More difficult still, I am not only not a Jew, but I am a Christian, and I know that the anti-Semitism of many of my uncomprehending co-religionists, over many centuries, helped set the stage for the mad tragedy that the National Socialists produced. I say uncomprehending co-religionists, not only because my religion teaches that it is wrong to hate anyone, but because it is particularly absurd for a Christian to hate the people of Israel. That is to hate one’s spiritual parents, and to sever one’s roots.

When I was a young man in college, spending my junior year abroad, I saw Dachau. Later, in the year after I graduated from law school, I saw Auschwitz. I will of course never forget the impression they made upon me. If some playwright or novelist had invented such a tale of insanity and diabolical cruelty, it would not be believed. But it did happen. The one message I want to convey today is that you will have missed the most frightening aspect of it all, if you do not appreciate that it happened in one of the most educated, most progressive, most cultured countries in the world.

The Germany of the late 1920s and early 1930s was a world leader in most fields of art, science, and intellect. Berlin was a center of theater; with the assistance of the famous producer Max Reinhardt, playwrights and composers of the caliber of Bertolt, Brecht[,] and Kurt Weill flourished. Berlin had three opera houses, and Germany as a whole had no less than eighty. Every middle-sized city had its own orchestra. German poets and writers included Hermann Hesse, Stefan George, Leonhard Frank, Franz Kafka, and Thomas Mann, who won the Nobel Prize for Literature in 1929. In architecture, Germany was the cutting edge, with Gropius and the Brauhaus [S]chool. It boasted painters like Paul Klee and Oskar Schlemmer. Musical composers like Anton Webern, Alban Berg, Arnold Schoenberg, and Paul Hindemith. Conductors like Otto Klemperer, Bruno Walter, Erich Kleiber, and Wilhelm Furtwängler. And in science, of course, the Germans were preeminent. To quote a recent article in the Journal of American Medical Association:
“In 1933, when the National Socialist Party came to power in Germany, the biomedical enterprise in that country was among the most sophisticated in the world. German contributions to biochemistry, psychology, medicine, surgery, and public health, as well as to clinical training, had shaped into an important degree the academic and practice patterns of the time, and clinical training and research experience in the great German clinics and laboratories had been widely sought for decades by physicians and basic scientists from around the world.”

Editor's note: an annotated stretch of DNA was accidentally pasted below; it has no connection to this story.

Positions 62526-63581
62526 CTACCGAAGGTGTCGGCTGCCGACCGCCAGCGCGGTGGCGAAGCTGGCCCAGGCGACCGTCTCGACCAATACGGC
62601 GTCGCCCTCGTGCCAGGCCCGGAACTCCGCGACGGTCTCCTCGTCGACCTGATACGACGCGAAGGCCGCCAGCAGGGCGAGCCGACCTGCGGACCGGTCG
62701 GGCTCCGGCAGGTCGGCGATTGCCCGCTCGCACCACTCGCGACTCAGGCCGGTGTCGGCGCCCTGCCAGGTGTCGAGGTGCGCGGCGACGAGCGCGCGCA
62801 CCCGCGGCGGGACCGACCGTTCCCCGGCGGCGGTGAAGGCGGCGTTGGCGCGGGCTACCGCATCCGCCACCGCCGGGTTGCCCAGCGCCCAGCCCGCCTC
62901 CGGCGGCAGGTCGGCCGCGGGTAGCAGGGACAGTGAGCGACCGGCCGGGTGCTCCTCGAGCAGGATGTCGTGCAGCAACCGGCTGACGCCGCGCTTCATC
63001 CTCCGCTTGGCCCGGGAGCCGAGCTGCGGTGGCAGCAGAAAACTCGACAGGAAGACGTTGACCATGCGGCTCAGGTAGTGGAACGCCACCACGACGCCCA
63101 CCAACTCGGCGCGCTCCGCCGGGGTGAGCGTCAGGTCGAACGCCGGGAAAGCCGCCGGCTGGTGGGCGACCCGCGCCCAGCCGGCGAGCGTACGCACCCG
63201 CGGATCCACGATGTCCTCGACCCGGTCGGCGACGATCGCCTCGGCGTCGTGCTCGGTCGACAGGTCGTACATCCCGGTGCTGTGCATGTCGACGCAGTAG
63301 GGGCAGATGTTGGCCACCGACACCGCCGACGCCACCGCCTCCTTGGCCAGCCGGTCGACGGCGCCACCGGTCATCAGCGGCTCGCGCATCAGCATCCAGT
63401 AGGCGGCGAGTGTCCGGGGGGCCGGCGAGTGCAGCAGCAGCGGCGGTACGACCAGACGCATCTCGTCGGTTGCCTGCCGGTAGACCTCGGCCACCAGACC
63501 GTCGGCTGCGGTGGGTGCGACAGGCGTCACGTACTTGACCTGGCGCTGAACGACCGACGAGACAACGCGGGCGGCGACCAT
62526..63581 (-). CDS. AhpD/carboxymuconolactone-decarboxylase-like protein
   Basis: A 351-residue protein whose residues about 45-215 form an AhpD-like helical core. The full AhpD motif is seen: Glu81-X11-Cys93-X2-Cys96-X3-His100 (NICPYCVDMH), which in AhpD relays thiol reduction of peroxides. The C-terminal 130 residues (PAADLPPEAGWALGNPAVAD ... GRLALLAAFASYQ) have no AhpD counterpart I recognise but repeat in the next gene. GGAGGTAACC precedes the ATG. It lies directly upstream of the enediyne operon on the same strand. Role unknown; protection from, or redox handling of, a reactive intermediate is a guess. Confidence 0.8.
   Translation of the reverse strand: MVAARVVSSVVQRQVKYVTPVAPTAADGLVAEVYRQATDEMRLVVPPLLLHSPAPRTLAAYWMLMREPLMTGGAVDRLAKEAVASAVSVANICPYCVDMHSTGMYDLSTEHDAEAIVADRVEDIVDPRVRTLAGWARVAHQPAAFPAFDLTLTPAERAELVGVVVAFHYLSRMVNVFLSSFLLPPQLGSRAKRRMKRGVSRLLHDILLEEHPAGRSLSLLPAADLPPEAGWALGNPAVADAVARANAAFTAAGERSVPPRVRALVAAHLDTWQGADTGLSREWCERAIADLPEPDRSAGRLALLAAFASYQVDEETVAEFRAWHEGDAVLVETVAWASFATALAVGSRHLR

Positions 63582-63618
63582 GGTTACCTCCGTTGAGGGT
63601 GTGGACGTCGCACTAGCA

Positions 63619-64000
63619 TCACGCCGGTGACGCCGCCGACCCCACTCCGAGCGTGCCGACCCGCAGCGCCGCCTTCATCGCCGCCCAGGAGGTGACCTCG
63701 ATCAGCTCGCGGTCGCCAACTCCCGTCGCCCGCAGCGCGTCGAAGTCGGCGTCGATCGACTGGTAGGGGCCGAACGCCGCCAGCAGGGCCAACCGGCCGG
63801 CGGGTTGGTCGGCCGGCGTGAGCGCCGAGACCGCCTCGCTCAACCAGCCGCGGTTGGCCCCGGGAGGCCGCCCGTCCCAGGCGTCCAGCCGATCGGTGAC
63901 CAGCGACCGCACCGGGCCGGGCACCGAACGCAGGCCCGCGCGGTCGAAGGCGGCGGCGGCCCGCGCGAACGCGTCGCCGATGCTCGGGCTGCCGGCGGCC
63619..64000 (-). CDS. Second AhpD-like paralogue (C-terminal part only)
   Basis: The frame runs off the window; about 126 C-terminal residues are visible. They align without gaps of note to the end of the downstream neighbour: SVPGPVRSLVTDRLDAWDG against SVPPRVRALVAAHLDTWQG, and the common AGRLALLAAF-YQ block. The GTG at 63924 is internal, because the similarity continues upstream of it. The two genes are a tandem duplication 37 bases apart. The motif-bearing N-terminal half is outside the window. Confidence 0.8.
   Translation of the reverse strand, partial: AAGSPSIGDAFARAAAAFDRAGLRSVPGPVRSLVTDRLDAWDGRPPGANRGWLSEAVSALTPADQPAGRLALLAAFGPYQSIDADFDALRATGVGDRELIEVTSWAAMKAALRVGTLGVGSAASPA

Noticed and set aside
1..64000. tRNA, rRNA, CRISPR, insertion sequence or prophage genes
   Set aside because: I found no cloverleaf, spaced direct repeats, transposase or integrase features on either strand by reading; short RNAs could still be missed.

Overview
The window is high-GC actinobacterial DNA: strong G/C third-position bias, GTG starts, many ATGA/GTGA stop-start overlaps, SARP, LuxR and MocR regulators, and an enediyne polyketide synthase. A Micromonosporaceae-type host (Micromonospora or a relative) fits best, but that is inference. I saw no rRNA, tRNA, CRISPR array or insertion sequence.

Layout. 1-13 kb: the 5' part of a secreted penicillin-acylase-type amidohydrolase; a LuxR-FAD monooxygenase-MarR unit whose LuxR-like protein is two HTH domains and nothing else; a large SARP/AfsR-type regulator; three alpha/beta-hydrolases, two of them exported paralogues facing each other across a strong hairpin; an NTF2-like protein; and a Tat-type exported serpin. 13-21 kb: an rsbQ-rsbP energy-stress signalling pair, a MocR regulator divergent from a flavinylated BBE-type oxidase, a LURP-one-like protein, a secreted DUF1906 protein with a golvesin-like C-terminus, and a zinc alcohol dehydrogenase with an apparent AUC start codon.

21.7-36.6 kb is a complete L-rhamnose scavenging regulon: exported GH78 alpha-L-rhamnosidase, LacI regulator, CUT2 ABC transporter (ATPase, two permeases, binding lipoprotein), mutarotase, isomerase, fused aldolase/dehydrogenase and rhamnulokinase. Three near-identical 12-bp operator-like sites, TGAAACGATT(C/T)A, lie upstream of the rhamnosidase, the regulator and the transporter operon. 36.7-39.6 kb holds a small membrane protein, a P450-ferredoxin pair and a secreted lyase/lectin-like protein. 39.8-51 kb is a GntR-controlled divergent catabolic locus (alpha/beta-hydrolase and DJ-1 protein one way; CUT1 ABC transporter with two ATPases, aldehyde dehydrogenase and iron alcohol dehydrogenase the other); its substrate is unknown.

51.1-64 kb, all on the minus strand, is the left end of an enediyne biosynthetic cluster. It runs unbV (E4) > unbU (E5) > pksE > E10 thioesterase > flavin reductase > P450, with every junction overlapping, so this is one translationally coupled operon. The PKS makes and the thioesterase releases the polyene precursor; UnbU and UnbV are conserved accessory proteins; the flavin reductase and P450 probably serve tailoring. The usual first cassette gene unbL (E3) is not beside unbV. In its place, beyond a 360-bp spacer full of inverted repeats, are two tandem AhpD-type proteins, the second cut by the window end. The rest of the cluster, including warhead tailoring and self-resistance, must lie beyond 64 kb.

To fully grasp the horror of the Holocaust, you must imagine (for it probably happened) that the commandant of Auschwitz or Dachau, when he had finished his day’s work, retired to his apartment to eat a meal that was in the finest good taste, and then to listen, perhaps, to some tender and poignant lieder of Franz Schubert.

This aspect of the matter is perhaps so prominent in my mind because I am undergoing, currently, the task of selecting a college for the youngest of my children – or perhaps more accurately, trying to help her select it. How much stock we place in education, intellect, cultural refinement! And how much of our substance we are prepared to expend to give our children the very best opportunity to acquire education, intellect, cultural refinement! Yet those qualities are of only secondary importance – to our children, and to the society that their generation will create. I am reminded of words written by John Henry Newman long before the Holocaust could ever be imagined.
“Knowledge is one thing, virtue is another; good sense is not conscience, refinement is not humility. . . . Liberal Education makes . . . the gentleman. It is well to be a gentleman, it is well to have a cultivated intellect, a delicate taste, a candid, equitable, dispassionate mind, with noble and courteous bearing in the conduct of life; – These are the connatural qualities of a large knowledge; they are the objects of a university. . . . But . . . they are no guarantee for the sanctity or even for conscientiousness; they may attach to the man of the world, to the profligate, to the heartless.”
Yes, to the heartless.

It is the purpose of these annual Holocaust remembrances – as it is the purpose of the nearby Holocaust museum – not only to honor the memory of the six million Jews and the three or four million other pour souls caught up in this twentieth-century terror, but also, by keeping the memory of their tragedy painfully alive, to prevent its happening again. The latter can be achieved only by acknowledging, and passing on to our children, the existence of absolute, uncompromiseable standards of human conduct. Mankind has traditionally derived such standards from religion; and the West has derived them from and through the Jews. Those absolute and uncompromiseable standards of human conduct will not endure without an effort to make them endure, and it is to that enterprise that we rededicate ourselves today. They are in the Decalogue, and they are in the question put and answered by Micah: “What doth the Lord require of thee, but to do justly, to love mercy, and to walk humbly with thy God.”

For those six million Jews to whom it was not done justly, who were shown no mercy, and for whom God and his laws were abandoned: may we remember their sufferings, and may they rest in peace.
Trevor Grant Thomas
At the Intersection of Politics, Science, Faith, and Reason.
Trevor is the author of the 
The Miracle and Magnificence of America